Question: Impact of Results-Only Work Environment

We are a 40-person technology startup business thinking of moving to a "results only" culture. The goal is the move people away from "busy work" to focus every employee on stuff that really matters to our customers and long-term success, without adding too many managers.

- What are the pros and cons of making such a move?

- What will such transition entail?

- What are some ways to tell who'd flourish or flounder in such an environment?

5 Expert Insights

Big question - why?  Brooks is right - you have a finger on the problem, but you're moving to solution WAY too fast. "Flavor of the month" culture change is driven by throwing solutions at problems that have not been clearly defined. The solution doesn't work, so next month try another solution.

As a 40 person tech company, you have a unique culture and I suspect is was established at start up, with clear relationships that included the founder. As you grow, those relationships try to stay the same, but cannot because of the growing demands.  You are at a perfect point to do some hard internal assessments - what is working, what is not, and as Brooks said, where you want to be.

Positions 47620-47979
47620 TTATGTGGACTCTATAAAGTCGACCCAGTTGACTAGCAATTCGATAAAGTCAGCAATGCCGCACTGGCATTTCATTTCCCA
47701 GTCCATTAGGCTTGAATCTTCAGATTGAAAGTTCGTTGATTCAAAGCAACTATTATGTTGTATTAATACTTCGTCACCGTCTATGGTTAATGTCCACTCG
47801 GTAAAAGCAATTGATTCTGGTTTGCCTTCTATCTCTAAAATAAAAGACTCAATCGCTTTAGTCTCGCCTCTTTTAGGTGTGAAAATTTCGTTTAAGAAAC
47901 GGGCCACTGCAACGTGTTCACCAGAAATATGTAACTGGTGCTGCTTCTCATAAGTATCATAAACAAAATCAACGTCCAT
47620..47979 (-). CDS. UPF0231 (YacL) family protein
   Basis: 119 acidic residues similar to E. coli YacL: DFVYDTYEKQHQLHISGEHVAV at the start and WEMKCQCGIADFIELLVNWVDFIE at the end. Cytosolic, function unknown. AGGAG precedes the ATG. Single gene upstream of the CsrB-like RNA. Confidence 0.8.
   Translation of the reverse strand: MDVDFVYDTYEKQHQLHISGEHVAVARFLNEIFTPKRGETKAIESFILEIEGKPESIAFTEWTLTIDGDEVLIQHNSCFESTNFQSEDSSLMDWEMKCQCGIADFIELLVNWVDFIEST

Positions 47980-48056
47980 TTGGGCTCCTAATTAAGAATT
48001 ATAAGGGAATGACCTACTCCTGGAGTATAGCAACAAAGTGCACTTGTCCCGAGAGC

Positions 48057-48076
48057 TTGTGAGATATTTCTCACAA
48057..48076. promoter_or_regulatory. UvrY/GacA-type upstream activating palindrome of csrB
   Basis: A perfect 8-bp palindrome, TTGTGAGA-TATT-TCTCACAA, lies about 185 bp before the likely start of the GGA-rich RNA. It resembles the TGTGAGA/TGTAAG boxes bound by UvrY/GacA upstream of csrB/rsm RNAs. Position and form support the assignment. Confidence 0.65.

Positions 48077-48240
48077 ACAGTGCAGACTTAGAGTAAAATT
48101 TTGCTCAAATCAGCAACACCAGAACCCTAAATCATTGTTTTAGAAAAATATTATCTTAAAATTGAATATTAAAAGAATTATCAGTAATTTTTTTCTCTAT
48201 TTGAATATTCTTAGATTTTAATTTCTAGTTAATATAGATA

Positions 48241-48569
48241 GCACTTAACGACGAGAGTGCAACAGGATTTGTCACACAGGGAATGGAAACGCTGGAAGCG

You might want to read some of the recent articles on Amazon - apparently a "results only" company although not self declared. And then, I would suggest embark on a discovery process - where are we today, where do we want to be 5 years from now, and what do we need to do to get there.

Organizations are complex systems - you pull one lever, and it throws off everything else. You need to be very sure what that lever ("results only") is attached to.